This morning quotation

Something I read
  1. “A few years ago an astronaut who’d been jilted in a romantic space triangle reportedly donned an adult diaper and drove hundreds of miles across the country, armed with pepper spray, a knife, and a BB pistol, to confront her rival.
  2. The news media got a week’s worth of fun out of that story; the national consensus amounted to those middle school sneers, “What ever” and “O-kaaaayyyy. . . .” Everyone was eager to laugh at that unhappy woman to reassure themselves that she was crazy, her behavior incomprehensible. But I knew exactly how she felt.
  3. I had a perhaps unhealthy empathy for that astronaut because, as it happened, around the “same time she undertook her own mission, I’d nearly driven twenty hours for similar reasons. Not to abduct anyone, of course, ha ha, no, certainly not—just to make a desperate last-ditch appeal.
  4. At such moments it never occurs to you to question your loyalty to the Acme brand, much less ask yourself whether it’s really worth all this trouble and personal injury to try to catch one scrawny roadrunner; your only hesitation is in choosing between the rocket skates or the earthquake pills
  5. I could understand that donning the diaper was not insane but exactly the sort of thoroughness and resourcefulness that NASA inculcates in its astronaut corps. When love is at stake, you do not waste time on rest stops.
  6. There’s a fine line between the bold romantic gesture and stalking. The tricky crux of the matter is that it depends to a great extent on how that gesture is going to be received—which factor, unfortunately, the impetuous suitor/obsessed stalker has lost all ability to gauge.
  7. A friend of mine reports that all the women he’s polled have been enthusiastic advocates of the bold romantic gesture, but this, he suspects, is because they’re all automatically picturing John Cusack making it, not Steve Buscemi or Peter Lorre or the Creature from the Black Lagoon.
  8. Often you don’t know whether you’re the hero of a romantic comedy or the villain on a Lifetime special until the restraining order arrives.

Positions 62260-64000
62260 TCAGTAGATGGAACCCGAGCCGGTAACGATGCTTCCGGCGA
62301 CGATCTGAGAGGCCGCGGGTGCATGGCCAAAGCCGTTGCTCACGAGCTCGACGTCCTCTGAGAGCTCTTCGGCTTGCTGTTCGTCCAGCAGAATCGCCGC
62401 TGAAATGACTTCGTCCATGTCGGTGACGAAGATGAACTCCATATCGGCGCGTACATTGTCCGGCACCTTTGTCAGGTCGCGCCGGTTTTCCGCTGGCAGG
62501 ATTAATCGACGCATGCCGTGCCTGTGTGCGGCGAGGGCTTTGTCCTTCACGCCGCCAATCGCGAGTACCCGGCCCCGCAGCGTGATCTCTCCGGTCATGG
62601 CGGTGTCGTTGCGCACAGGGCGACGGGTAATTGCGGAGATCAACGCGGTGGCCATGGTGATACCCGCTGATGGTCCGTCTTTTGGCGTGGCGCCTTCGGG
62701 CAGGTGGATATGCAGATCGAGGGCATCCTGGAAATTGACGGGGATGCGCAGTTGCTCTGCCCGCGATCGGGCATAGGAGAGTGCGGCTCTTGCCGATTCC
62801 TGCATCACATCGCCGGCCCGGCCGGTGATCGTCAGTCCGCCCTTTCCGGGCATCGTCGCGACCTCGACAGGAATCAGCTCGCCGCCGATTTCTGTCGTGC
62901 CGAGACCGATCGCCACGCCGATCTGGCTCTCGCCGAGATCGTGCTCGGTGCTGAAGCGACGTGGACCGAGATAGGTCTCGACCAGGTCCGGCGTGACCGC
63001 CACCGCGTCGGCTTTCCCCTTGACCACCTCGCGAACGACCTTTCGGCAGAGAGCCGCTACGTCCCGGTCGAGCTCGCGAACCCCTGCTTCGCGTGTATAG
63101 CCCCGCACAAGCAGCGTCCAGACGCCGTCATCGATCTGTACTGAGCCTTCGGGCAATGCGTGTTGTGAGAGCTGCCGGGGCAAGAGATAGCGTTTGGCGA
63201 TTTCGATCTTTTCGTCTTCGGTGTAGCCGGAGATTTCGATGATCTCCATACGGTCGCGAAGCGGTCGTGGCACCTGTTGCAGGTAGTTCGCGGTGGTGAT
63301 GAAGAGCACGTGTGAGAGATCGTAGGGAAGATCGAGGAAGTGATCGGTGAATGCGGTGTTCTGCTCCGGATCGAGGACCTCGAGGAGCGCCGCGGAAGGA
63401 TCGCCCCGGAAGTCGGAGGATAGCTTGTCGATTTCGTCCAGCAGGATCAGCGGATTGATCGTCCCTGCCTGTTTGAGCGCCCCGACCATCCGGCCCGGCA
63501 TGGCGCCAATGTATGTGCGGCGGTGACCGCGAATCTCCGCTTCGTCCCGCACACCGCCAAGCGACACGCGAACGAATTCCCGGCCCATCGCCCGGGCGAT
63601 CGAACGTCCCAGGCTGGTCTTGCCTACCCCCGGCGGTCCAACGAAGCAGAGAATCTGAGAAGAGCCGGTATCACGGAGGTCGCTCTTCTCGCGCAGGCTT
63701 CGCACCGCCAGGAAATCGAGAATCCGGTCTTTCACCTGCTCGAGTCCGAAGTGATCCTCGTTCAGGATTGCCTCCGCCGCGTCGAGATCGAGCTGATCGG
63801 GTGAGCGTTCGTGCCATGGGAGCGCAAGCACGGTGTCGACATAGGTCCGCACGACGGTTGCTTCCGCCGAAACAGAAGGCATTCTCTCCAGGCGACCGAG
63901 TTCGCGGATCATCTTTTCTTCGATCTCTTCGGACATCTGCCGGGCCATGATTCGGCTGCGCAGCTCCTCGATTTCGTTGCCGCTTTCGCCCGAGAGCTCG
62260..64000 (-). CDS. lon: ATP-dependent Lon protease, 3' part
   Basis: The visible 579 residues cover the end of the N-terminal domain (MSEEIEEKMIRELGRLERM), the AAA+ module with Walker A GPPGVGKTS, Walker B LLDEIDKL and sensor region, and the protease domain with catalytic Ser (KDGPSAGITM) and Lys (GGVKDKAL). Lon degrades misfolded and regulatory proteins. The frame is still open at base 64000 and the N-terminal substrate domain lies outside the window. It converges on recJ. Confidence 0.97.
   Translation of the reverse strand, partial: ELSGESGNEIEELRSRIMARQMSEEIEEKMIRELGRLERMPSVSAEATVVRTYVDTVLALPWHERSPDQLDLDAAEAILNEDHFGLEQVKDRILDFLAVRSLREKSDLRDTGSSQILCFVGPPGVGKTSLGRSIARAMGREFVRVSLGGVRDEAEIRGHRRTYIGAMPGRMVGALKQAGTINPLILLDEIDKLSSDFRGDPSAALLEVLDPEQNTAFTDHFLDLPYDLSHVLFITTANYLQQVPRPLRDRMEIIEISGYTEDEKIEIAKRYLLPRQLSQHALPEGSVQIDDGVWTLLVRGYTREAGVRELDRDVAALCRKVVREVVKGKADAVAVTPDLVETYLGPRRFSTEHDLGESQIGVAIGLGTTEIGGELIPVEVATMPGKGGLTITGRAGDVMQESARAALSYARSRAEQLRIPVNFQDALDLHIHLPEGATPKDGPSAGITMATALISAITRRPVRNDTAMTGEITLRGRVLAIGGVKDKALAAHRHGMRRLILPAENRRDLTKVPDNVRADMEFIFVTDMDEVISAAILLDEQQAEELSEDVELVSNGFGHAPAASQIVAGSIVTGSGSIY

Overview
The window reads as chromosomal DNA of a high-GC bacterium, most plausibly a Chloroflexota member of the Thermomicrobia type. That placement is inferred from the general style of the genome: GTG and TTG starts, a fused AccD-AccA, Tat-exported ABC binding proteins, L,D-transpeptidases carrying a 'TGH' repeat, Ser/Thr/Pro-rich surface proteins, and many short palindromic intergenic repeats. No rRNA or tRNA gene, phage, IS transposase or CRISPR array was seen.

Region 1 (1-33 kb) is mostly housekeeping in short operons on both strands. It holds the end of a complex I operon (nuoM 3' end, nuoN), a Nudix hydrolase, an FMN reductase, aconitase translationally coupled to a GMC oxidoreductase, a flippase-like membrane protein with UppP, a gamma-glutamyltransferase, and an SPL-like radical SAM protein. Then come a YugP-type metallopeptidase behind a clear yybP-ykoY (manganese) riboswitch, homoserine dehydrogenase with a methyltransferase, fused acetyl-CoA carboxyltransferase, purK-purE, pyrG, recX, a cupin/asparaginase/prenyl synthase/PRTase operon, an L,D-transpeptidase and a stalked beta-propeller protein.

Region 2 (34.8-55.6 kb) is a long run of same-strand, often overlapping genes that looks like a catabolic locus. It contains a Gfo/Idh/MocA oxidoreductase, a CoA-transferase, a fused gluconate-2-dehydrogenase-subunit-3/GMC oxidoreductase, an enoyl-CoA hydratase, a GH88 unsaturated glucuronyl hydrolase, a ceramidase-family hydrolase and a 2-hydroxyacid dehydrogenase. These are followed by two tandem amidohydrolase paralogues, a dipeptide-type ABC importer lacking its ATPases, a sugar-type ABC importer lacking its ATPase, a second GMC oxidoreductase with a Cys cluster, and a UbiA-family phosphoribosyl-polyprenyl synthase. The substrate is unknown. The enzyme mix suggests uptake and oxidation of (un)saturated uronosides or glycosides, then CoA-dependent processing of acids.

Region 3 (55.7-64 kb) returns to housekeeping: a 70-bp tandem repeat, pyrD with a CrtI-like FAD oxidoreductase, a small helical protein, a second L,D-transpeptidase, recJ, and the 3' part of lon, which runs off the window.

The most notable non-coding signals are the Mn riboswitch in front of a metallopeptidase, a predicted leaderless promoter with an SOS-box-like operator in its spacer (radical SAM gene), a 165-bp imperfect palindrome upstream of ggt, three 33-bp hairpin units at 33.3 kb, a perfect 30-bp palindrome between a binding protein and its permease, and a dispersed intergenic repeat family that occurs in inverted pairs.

9. That astronaut’s official NASA photo and her police mug shot make for instructive before-and-after illustrations of the effects of love, as grimly cautionary as ad campaigns about the ravages of crystal meth. I was moved to unpleasant recognition by that photo of her face—gaunt and disheveled, deranged, exhausted, utterly broken and lost.
  10. I had seen that face before, in the mirror. And so, I bet, have most of us. We’ve just been lucky enough not to have it photographed for the public record. But we shouldn’t let ourselves forget it, or the weeks or months we spent curled up weeping on the couch, smashing glassware, kicking through drywall, sending ill-advised emails
  11. and having wrenching late-night phone conversations, watching whole seasons of TV series at one sitting, listening to the one song we could still bear to hear over and over again, planning impulsive romantic proposals or scheming terrible revenge. We’ve all worn the diaper.”
  12. “The truth is, people are ravenous for sex, sociopaths for love. I sometimes like to daydream that if we were all somehow simultaneously outed as lechers and perverts and sentimental slobs, it might be, after the initial shock of disillusionment, liberating.
    It might be a relief to quit maintaining this rigid pose of normalcy and own up to the outlaws and monsters we are.”
  13. Excerpt From: “We Learn Nothing.” Kreider, Tim.